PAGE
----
The 5 Biggest Tax Breaks for Parents in 2022

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  • Thousands of dollars are available to families through tax credits and deductions.
  • This year, help from Uncle Sam has been boosted.

Tax breaks can help offset some of the expenses associated with raising a child.

When my children were young, I remember hearing statistics regarding how much it costs to raise a child from birth to age 18. The number struck me as horrendous and far more expensive than I could imagine. Although we did end up spending a small fortune, it was not all at once, which I still consider a small blessing. No matter how much you spend raising your children, the government does give you a break of sorts by offering credits and deductions at tax time. Here are some of the biggest.

1. Earned Income Tax Credit (EITC)

The EITC is designed to help those living in poverty get a little something back at tax time. While a person does not have to be a parent to claim the EITC, parents receive a higher tax credit. If the following criteria apply to your child, that child also qualifies for EITC:

  • Has a valid Social Security number
  • Is under the age of 19 (or 24 if enrolled in college full-time)
  • Has a relationship with you
  • Lived with you in the U.S. for at least half of 2021

As mentioned, EITC is meant to help low-income Americans, so there are income thresholds that must be met. Here's a breakdown of income limits for the 2021 tax year, according to the IRS.

Children or Relatives Claimed Maximum AGI (filing as Single, Head of Household, Widowed or Married Filing Separately) Maximum AGI (filing as Married Filing Jointly)
Zero $21,430 $27,380
One $42,158 $48,108
Two $47,915 $53,865
Three $51,464 $57,414
Data source: IRS

In addition to annual income limits, you can have no more than $10,000 in investment income to qualify for EITC. If you qualify, the amount you will receive depends on your adjusted gross income (AGI) and the number of children claimed. For example:

  • No qualifying children: $1,502
  • 1 qualifying child: $3,618
  • 2 qualifying children: $5,980
  • 3 or more qualifying children: $6,728

2. Child and Dependent Care Tax Credit

Another credit that can increase your bottom line this year is the Child and Dependent Care Tax Credit. If you pay for childcare while you're working (or while you are looking for work), this credit offers a tax break.


To qualify, the child (or children) being cared for must be under age 13. The exception to the rule is a child mentally or physically unable to care for themselves at age 13 or older.

How much you can receive

The credit you are eligible to receive is based on two things:

  • Your income
  • The amount you spend to pay for care

The American Rescue Plan Act of 2021 made the credit more generous. Depending on your situation, you can qualify for up to $4,000 for one dependent and $8,000 for two or more qualifying dependents.

Read more: Pay for Childcare? Here's How You Could Save More Money This Year

3. Child Tax Credit

Between July and December 2021, millions of families received six monthly Child Tax Credit payments. Each payment was up to $300 per child under the age of 6 and $250 for children ages 6 to 17. Married couples filing jointly were eligible for full payments with an adjusted gross income (AGI) of $150,000 a year or less, and single filers were eligible for full payments with an AGI of $112,500 or less.

Even if you received a payment each month between July and December, that's only half of what you're owed. You can file for the rest of the credit on your 2021 tax return. It will either be included in your refund or used to reduce any taxes you owe.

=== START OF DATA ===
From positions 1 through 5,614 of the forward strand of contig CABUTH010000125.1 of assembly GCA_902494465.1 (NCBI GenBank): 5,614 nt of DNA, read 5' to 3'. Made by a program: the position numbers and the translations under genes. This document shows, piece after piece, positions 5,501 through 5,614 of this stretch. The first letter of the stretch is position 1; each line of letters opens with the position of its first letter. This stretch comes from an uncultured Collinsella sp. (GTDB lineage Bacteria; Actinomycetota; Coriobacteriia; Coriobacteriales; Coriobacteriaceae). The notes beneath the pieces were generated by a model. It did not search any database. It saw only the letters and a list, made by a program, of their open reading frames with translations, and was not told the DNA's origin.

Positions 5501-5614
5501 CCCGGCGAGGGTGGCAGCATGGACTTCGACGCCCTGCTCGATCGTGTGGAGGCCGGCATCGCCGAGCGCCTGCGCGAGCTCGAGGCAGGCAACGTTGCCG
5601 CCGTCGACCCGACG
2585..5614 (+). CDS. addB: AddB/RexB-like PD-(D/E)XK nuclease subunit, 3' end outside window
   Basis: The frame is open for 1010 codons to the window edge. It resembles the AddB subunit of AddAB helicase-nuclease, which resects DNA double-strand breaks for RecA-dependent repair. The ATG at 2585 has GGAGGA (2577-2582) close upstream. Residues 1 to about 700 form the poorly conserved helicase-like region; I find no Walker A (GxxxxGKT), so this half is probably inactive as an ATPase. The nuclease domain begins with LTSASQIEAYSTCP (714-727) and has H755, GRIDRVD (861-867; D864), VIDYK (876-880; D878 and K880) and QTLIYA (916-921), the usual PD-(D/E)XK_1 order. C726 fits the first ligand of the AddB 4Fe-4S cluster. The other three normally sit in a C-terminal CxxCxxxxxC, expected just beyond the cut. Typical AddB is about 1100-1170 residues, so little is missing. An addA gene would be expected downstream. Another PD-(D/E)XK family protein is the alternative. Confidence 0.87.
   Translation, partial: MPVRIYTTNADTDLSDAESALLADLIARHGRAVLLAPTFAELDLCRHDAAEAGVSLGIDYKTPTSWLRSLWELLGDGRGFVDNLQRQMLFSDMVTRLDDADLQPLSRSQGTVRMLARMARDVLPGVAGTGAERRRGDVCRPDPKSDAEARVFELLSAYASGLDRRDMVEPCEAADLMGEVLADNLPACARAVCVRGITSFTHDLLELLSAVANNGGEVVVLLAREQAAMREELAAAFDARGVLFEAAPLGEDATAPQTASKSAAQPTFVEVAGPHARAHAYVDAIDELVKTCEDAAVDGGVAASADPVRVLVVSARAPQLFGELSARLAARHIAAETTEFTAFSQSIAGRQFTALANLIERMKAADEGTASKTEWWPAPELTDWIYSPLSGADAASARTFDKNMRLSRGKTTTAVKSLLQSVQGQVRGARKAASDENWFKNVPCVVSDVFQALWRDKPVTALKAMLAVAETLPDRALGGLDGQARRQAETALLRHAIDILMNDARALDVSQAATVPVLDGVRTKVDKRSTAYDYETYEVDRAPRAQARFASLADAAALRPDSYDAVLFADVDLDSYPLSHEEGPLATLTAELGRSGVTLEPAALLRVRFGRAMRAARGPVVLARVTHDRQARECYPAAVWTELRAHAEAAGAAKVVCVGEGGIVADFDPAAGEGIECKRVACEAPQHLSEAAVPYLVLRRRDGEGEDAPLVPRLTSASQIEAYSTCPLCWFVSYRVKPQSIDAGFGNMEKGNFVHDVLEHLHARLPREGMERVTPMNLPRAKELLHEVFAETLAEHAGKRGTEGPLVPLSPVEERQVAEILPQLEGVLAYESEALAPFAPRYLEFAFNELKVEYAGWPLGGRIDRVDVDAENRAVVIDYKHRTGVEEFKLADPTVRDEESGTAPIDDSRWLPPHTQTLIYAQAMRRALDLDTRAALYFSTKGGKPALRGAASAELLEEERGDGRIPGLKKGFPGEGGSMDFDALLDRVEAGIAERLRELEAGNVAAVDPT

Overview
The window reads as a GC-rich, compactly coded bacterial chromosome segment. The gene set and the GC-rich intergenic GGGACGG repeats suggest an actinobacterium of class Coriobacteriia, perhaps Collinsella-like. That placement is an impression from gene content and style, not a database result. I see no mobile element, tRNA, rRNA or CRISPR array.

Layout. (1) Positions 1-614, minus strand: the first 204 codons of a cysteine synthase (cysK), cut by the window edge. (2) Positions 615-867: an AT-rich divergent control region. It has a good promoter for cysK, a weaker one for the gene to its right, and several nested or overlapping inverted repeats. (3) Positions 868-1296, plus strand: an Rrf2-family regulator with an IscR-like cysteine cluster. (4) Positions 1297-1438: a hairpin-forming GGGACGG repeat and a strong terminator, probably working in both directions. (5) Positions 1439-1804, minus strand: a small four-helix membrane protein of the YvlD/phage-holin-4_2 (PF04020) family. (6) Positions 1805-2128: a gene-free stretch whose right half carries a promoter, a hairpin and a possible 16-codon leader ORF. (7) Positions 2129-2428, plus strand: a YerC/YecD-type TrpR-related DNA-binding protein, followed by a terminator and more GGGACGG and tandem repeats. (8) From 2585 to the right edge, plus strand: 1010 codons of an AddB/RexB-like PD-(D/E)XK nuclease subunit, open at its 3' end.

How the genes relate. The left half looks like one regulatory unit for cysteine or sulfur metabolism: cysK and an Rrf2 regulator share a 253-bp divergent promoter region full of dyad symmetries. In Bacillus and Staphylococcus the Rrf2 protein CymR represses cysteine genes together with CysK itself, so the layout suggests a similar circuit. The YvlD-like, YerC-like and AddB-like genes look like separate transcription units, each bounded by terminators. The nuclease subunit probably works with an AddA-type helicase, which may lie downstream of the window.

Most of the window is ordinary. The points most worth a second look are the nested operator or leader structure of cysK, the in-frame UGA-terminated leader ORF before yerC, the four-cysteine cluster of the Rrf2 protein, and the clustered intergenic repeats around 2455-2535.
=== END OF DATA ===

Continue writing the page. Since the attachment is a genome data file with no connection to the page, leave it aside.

If you opted not to receive Child Tax Credit payments in the last half of 2021 or the IRS doesn't know about a new dependent added to your family, you're eligible to receive the entire Child Tax Credit amount. That's a full $3,600 per child under the age of 6 and $3,000 for each child between ages 6 and 17.

4. 529 state tax plans

529 state plans are designed to help save for a child's educational expenses. Between the two types of 529s available in some states -- the prepaid tuition plan and education savings plan -- you can prepay credits at a college or university for future use or save for a child's elementary, secondary, college, or trade school education.

A 529 can't be used as a deduction on your federal tax return but can be deducted from most state tax returns. In addition, if you use the funds in a 529 state tax plan to cover qualified education expenses, any earnings on the money are not subject to federal taxes.

Read more: What Is a 529 Plan?

5. American Opportunity Tax Credit (AOTC)

As long as your modified gross income (MAGI) does not exceed $160,000 if you're married filing jointly, or $80,000 if you're a single filer, you're eligible for the education tax credit. Here's how it works:

You claim qualified expenses you paid for a dependent's first four years of college, university, or trade school. This includes tuition, course materials, and fees. The most you can claim per child is $2,500. Through AOTC, you can receive up to $1,000 of those funds back as a refund or an offset of taxes you owe.

If you're eligible, you should receive a Form 1098-T from the educational institution your dependent attends. If you believe you qualify for the credit but have not received a 1098-T, reach out to the school.

There's no denying that raising a child is an expensive venture. Any money back into your bank account is money you'll have on hand to pay for the next big thing.

Do you have life insurance? If you're a parent you should consider it. Check out The Ascent's guide to the best life insurance for parents.

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